Thousands of people in the southeast continue to deal with the effects of Hurricane Matthew more than two weeks after the storm made landfall. We are with them, providing food, shelter and help with recovery. The Red Cross and partners have already served more than 1.3 million meals and snacks and provided more overnight shelter stays than after Superstorm Sandy. The massive response is far from over, and Red Cross workers will support those affected for as long as help is needed.

 

As we continue to provide critical relief to those affected by Hurricane Matthew, the Red Cross will begin helping residents start the recovery process by connecting them to services and resources they need. A good first step is to register with FEMA, as there is federal assistance available to help people recover. For those who do not qualify for federal disaster assistance, the Red Cross is able to provide limited financial assistance to ensure that they have access to additional support.

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Teresa Bellamy of Fair Bluff, N.C.

In the U.S. alone, the response to Hurricane Matthew is anticipated to cost between approximately $24 – $28 million. At present, we have raised only $8.1 million in designated donations and pledges for Hurricane Matthew—so we need the public’s support to help the thousands of people still suffering.

The Red Cross depends on donations to provide immediate relief. Help people affected by Hurricane Matthew by visiting redcross.org, calling 1-800-RED CROSS or texting the word MATTHEW to 90999 to make a $10 donation. Donations enable the Red Cross to prepare for, respond to and help people recover from this disaster.

Volunteering Spans Generations for One Red Cross Family

Grandfather, Grandson in North Carolina Helping with Hurricane Response

Alejandro Reynoso is trying to teach his grandson a lesson. His classroom is a Red Cross emergency response vehicle.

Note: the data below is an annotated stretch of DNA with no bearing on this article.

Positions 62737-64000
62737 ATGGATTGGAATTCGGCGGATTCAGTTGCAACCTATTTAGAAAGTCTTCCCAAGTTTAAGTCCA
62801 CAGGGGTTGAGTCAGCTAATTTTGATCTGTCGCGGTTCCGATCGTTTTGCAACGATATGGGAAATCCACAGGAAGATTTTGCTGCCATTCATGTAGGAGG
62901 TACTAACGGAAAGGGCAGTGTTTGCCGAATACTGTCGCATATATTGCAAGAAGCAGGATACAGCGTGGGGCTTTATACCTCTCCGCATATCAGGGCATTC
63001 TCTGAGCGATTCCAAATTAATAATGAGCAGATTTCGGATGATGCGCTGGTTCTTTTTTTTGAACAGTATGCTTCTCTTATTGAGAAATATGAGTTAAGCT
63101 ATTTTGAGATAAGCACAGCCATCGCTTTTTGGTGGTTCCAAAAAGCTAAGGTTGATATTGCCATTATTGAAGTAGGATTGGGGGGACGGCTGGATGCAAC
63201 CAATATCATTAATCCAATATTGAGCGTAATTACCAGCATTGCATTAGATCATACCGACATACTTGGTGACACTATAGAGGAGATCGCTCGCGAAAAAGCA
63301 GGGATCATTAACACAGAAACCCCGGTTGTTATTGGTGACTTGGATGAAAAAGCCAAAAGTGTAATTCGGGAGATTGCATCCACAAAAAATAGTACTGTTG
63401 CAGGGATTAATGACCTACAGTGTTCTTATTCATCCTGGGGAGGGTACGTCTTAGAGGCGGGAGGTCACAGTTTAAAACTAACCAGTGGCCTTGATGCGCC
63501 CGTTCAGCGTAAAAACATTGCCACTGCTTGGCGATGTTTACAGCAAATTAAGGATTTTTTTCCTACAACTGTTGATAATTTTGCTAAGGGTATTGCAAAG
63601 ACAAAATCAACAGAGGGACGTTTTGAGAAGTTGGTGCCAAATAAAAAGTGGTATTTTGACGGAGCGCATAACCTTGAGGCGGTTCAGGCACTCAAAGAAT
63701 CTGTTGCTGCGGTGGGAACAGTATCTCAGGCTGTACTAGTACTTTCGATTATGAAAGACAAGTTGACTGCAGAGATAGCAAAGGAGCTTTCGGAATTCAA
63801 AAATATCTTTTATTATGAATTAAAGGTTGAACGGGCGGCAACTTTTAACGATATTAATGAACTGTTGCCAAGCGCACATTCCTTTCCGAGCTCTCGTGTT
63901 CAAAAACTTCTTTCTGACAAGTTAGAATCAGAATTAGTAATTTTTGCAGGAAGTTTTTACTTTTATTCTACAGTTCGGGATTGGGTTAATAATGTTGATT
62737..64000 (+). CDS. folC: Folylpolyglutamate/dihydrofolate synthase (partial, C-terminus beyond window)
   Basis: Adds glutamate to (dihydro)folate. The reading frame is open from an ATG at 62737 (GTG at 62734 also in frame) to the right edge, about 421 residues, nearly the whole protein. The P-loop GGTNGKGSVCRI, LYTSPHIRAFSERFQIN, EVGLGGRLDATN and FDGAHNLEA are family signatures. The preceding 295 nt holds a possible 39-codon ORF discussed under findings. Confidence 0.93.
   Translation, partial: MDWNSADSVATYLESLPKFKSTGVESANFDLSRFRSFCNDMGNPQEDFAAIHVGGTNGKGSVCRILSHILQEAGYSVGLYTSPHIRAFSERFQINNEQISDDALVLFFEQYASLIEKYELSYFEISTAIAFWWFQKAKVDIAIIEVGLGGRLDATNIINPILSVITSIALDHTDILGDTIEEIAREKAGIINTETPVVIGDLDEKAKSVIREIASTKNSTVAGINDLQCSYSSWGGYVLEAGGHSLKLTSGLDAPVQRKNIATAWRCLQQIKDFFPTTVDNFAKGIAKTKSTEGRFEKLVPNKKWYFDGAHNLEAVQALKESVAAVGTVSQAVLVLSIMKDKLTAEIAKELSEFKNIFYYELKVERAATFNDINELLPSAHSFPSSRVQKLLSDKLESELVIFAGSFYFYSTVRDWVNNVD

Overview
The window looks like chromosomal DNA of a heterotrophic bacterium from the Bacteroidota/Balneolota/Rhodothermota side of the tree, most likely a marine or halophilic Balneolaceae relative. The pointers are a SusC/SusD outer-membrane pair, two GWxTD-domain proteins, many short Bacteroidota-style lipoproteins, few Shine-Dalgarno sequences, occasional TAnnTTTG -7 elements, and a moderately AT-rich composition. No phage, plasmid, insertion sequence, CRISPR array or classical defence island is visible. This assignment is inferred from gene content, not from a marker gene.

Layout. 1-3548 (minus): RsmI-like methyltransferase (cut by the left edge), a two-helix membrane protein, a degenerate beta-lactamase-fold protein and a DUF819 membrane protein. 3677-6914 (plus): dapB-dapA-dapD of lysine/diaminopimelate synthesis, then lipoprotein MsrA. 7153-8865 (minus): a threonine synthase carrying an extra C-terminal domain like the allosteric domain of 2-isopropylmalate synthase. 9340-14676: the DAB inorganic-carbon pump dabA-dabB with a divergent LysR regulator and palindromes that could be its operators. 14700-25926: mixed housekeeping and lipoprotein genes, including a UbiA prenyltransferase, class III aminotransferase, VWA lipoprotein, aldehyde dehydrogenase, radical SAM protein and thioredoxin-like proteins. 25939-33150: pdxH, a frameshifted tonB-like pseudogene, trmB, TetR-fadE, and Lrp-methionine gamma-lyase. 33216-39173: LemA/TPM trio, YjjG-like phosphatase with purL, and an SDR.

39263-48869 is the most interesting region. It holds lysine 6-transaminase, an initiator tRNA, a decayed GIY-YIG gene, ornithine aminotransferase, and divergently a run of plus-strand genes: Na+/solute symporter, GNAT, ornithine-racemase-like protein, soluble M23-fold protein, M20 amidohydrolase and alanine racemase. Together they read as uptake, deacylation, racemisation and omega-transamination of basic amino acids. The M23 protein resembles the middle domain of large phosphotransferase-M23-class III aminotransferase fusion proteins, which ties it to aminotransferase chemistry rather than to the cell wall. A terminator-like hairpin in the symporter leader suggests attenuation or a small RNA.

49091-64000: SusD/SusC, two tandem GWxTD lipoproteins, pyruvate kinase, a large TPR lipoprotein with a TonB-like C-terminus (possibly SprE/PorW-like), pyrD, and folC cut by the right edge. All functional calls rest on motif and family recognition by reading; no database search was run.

Mr. Reynoso and his grandson, 18-year old Dominic drove the ERV from Arizona to North Carolina to help people affected by Hurricane Matthew.

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“I think we should all take some time to contribute to society,” Mr. Reynoso says.  “It’s more of a duty.”

Dominic just graduated from high school, and isn’t sure what he wants to do in the future.  But for the present, he and his grandfather are busy dishing out bratwurst and baked beans, canned pears and potato chips to North Carolina residents impacted by flooding and other storm damage.

They make a good team.

“That lady told me she hadn’t eaten in three days,” Dominic says of one flood-affected resident, who received food prepared by the Southern Baptist Disaster Relief organization.  He gave her two meals and a case of bottled water.  “She said she has no water either.”img_2663

Mr. Reynoso is a Vietnam veteran who left his engineering firm to volunteer in North Carolina.  “That’s the price you pay.  It’s unconditional.  The reward is being asked to come back.”

That is the lesson he hopes to impart on his grandson.

If you would like to volunteer for the Red Cross, log onto redcross.org.

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Photos and story: Jim McIntyre/American Red Cross

Recovery Continues on East Coast

Twelve days have passed since Hurricane Matthew made landfall in the United States.  Many areas remain flooded. 26 Red Cross shelters remain open, with over 1,400 individuals seeking lodging there on Monday night.

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As waters begin to recede, the second stage of the Red Cross recovery efforts will begin. We will start to work with those affected to provide navigation through the web of assistance available to them, not just through the Red Cross, but through other organizations such as FEMA.

 

Some of our img_2537volunteers are out in communities – as conditions permit – across North Carolina, South Carolina, Georgia and Florida to provide warm meals and relief supplies. Some are on the ground accessing the damages to homes (a step necessary for a family to obtain financial assistance), while others begin to meet with families and individuals to help them map out their own recovery process.

img_2526All told, the Red Cross has mobilized almost 5,000 disaster workers, 235 response vehicles, 19 partner-supported kitchens as well as truckloads of water, ready-to-eat meals, cots, blankets, kitchen items, cleaning supplies and comfort kits, insect repellant, gloves, masks, shovels, rakes, coolers and more.

Overall, Red Cross and community partners have served more than 931,000 meals and snacks, distributed more than 187,000 relief items, supported more than 19,000 health and mental health services, and provided 93,000 overnight stays in shelters.

How can you help?